The Project Management Institute has a code of conduct for PMs that has honesty and ethics at its core, but at Bluespark you don’t have to have a PMPto strive toward this goal. Because we are not “just” doing project work for you, we are forming a relationship with you and your company that we hope will last many years.

And, at the core of any solid relationship there is trust and honesty.

4. Efficiency — The whole goal of having someone manage everything, is to do it in the most efficient way possible

I think we excel at this at Bluespark because we are a fully distributed company.

Time counts not only toward meeting task deadlines and milestones, but our time internally is very important. When we have meetings with the client or our team internally, we are always conscious of everyone’s time and priorities. It may be early or late in the day for some of us, so efficiency takes high priority. This carries over into our projects and how we work.

We use an Agile development process so we can continually deliver to our established goals and milestones. We plan each sprint and hold retrospectives to make sure we are optimizing time and process. And at intervals along the way, we hold demos with the client so they can see our progress. All of this adds up to efficient delivery.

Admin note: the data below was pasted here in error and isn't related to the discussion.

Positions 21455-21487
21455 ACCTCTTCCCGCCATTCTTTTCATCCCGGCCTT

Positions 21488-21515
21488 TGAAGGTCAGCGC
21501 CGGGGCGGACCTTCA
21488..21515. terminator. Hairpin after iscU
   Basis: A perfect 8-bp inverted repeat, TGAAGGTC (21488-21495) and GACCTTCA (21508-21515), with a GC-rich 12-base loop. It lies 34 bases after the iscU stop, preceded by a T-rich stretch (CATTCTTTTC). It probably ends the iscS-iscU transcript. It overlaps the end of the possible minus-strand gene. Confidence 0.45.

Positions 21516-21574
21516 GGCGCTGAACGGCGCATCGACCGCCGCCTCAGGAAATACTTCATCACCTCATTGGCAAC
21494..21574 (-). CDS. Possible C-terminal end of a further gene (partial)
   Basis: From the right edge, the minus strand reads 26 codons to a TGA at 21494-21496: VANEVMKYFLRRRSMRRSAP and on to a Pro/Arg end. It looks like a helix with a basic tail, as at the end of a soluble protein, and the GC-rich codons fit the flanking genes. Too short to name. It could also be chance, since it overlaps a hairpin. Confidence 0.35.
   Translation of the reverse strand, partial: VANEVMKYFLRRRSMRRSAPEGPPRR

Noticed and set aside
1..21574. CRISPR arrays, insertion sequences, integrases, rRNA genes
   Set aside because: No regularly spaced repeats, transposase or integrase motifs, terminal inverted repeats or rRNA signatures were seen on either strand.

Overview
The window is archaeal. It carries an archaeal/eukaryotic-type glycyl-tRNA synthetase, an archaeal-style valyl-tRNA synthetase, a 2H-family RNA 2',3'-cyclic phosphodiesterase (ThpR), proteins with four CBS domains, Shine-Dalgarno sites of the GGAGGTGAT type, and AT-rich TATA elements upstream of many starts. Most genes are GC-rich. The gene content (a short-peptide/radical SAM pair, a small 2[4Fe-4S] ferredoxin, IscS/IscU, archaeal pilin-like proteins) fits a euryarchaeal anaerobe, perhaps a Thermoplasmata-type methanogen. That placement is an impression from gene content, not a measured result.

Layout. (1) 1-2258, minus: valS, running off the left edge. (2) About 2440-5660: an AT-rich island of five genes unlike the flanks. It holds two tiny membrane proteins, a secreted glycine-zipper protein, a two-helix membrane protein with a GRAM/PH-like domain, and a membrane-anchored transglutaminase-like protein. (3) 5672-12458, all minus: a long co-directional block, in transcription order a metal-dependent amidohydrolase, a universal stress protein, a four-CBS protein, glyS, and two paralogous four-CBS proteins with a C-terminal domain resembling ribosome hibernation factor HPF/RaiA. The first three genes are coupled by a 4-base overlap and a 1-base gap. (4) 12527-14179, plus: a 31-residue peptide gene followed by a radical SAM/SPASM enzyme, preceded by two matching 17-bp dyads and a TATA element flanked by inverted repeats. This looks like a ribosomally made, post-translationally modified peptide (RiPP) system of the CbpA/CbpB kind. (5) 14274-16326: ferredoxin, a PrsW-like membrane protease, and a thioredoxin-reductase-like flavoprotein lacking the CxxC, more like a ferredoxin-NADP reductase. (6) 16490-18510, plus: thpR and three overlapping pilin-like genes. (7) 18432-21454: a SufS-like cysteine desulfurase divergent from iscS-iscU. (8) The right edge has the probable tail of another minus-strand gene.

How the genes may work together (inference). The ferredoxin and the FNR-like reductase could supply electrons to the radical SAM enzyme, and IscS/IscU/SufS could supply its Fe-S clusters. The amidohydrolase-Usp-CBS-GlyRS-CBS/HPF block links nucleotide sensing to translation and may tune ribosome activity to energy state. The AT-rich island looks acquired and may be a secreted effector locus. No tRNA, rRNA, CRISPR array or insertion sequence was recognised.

5. Adaptivity— If we are practicing Agile, you know we are always working with flexibility in mind

And we are! One of the things I have learned from being a PM all these years is that no matter how well planned things are, project needs may alter. A stakeholder may change their mind on what has become more important internally. A feature that was going to be in “phase 2” gets elevated based on a changing business need.

Agile development of course aids us in these pivots, but the PM has to use all the points I mentioned above — to be honest and transparent and to effectively and efficiently communicate what the changes may mean to the timeline or the budget. We will work with you to re-prioritize as needed.

But since we are also building a relationship with you, we will work with you to craft any changes along the way we both think makes sense. Perhaps during development, our team sees an advancement to a business need that we want to share with you — something we think as advisors and experts in this field that may benefit the way you do business.

We are not just working tickets, we are always thinking of new and better ways to do things and when applicable, we want to share that with you.

Changes don’t have to be disastrous. In fact, they can be immensely beneficial; they just need to be mutually addressed and prioritized.  

Finally…

One of the goals of the PMs at Bluespark is not just finishing a project successfully and confirming deliverables have been met, but we also need to make sure that your team and ours are happy with the results. Quality matters in everything we do. We constantly strive to work with you during a project to make this happen so we can all agree that the project was a success and adds value to your business.

We’d love to discuss the role of the PM in greater detail with you, and how we work in conjunction with the many other roles at Bluespark. Get in touch. 

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Project Manager
Natalie approaches life and work like she's solving a giant jigsaw puzzle.